It is a source of endless frustration among my colleagues in the sponsorship industry that so many sponsors choose to go it alone. It is hard to find a single major organisation in Europe that is not a sponsor of sports, arts, broadcast or the community. Yet the vast majority prefer to use internal resources, rather than enlisting the help of a sponsorship agency.
For years, sponsorship specialists sought to overcome this reluctance to use their services by insisting companies did not understand sponsorship. If they did, they would ipso facto appreciate the added value they could bring. Unsurprisingly, this argument found few converts.
More recently, the sales pitch has switched to sponsorship’s bÃÂªte noire – how to evaluate its success or failure. Octagon Marketing president Alasdair Ritchie, who runs Interpublic’s new sports agency, expresses a familiar sentiment when he says clients “considered sponsorship more of a whim than a serious marketing discipline”. Apparently, companies are turning their back on sponsorship because of the lack of an effective measurement system. Hence his organisation’s launch of an evaluation model.
There isn’t a serious sponsorship agency in the world that does not have a rigorous and professional approach to evaluation. And frankly nor is there a new business plan that at some stage hasn’t included the old chestnut of launching its model as a product to entice potential clients.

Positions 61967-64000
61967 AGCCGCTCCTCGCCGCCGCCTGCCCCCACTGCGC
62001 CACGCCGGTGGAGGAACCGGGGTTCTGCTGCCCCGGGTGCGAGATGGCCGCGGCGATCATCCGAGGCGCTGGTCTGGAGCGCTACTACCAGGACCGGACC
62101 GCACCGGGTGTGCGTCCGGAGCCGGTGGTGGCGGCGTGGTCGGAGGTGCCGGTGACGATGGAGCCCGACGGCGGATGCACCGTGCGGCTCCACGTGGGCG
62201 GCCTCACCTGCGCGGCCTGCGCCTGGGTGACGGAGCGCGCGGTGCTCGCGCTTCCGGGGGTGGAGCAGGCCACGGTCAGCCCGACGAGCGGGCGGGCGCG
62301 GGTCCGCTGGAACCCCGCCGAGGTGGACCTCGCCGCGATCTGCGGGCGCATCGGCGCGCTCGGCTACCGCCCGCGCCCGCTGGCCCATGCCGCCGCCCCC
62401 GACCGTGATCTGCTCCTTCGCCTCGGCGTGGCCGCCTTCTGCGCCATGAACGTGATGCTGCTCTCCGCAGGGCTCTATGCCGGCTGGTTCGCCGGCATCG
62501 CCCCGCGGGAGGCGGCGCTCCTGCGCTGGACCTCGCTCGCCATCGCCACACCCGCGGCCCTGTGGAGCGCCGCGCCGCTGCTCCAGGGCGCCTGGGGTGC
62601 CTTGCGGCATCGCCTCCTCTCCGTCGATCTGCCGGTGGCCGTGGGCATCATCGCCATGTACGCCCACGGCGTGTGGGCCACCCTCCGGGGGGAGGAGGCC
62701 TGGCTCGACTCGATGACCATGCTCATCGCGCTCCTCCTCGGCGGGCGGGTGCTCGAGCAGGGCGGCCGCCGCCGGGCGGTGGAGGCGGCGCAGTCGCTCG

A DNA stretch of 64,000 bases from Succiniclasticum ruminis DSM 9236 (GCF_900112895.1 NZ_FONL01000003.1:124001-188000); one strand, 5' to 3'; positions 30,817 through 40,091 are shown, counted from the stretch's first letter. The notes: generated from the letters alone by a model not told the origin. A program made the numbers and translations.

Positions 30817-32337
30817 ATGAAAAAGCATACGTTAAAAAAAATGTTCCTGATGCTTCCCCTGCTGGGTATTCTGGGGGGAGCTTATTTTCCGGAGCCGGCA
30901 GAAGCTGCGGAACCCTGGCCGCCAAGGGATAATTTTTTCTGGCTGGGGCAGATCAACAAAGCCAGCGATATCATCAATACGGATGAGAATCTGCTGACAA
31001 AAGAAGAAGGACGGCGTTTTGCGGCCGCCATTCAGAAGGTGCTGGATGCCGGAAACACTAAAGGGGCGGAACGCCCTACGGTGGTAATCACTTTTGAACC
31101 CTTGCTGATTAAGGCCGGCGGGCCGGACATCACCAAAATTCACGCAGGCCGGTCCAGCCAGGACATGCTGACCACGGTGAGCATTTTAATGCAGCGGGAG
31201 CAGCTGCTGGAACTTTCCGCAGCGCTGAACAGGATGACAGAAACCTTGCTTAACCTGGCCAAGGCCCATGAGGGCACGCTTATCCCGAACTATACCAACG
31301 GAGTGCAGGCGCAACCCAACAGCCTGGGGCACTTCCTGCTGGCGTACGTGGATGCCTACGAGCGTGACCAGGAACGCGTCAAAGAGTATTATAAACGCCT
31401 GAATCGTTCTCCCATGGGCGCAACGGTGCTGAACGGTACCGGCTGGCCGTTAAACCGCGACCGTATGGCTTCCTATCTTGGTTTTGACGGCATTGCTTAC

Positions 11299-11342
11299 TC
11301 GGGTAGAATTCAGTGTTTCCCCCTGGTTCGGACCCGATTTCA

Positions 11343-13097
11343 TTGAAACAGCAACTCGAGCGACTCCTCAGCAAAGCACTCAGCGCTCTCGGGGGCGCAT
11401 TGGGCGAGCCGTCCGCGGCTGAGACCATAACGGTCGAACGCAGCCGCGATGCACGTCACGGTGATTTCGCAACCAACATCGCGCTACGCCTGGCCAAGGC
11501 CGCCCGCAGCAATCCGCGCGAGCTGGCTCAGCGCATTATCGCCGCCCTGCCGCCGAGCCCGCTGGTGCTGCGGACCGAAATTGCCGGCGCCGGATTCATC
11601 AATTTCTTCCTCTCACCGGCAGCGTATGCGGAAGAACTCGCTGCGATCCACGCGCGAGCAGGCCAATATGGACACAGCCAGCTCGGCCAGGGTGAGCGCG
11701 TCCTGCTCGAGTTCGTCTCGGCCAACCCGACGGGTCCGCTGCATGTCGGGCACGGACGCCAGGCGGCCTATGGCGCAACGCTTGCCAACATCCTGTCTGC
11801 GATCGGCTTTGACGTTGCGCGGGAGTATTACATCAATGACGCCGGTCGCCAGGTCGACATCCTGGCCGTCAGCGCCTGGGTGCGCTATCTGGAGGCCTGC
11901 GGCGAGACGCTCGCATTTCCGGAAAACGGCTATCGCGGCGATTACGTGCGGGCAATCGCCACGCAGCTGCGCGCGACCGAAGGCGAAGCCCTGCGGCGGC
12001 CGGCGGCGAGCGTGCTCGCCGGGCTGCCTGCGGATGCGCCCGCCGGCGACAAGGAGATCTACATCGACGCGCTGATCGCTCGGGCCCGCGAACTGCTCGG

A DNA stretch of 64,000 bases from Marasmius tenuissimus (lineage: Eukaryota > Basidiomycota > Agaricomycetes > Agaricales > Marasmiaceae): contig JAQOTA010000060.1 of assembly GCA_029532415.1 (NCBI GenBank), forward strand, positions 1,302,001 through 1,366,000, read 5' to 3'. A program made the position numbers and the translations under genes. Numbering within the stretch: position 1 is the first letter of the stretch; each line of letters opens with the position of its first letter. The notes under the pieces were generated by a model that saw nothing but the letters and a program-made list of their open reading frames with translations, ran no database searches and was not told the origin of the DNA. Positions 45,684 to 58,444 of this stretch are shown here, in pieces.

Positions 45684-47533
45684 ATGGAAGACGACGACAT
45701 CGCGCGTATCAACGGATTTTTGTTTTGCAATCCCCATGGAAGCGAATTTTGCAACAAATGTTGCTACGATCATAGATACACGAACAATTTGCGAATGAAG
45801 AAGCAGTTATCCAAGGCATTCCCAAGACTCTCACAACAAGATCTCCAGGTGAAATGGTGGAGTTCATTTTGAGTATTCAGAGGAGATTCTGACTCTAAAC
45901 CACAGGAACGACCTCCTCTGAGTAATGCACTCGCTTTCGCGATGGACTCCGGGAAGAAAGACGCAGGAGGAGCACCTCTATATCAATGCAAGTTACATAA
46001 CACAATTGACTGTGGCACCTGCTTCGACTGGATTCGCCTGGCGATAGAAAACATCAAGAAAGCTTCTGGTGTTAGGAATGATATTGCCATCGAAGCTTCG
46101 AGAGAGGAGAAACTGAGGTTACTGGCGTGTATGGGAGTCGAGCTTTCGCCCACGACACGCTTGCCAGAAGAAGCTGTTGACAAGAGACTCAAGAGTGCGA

I know this, you know this, and sponsors know this. Evaluation remains an issue, but it requires an industry-wide solution – one that is independent, academically sound, recognised by clients and agencies alike, and properly funded. Until then, any bespoke agency model is tainted by that agency’s business agenda.
Sponsorship decisions will always include an element of the “whim” factor: emotional championship is a vital component of every element in the marketing mix. As for companies turning their back on sponsorship, it’s the fastest growing sector in town. Valuable though they may be, bespoke agency evaluation models barely scratch the surface of the real issue. Namely, most sponsors do not see the value of using a sponsorship specialist.
The surfeit of “dodgy geezers” who plague our industry doesn’t help. The propensity of agencies to represent both sides of a deal is a major conflict of interest if ever there was one. The word “strategic” is used glibly without people having the first idea about what it means. It often accompanies a commitment to client servicing which extends only as far as the occasional drink with some old sporting chums. And, most criminal of all, is the smug belief that being good is good enough.
For the thousands of sponsors which go it alone, there is only one combination that will change their minds: talent, informed strategic insight, ruthless servicing, eyebrow raising creativity, independent evaluation and great work. Put that lot together and the results will speak for themselves.
Matthew Patten is chief executive of M&C Saatchi Sponsorship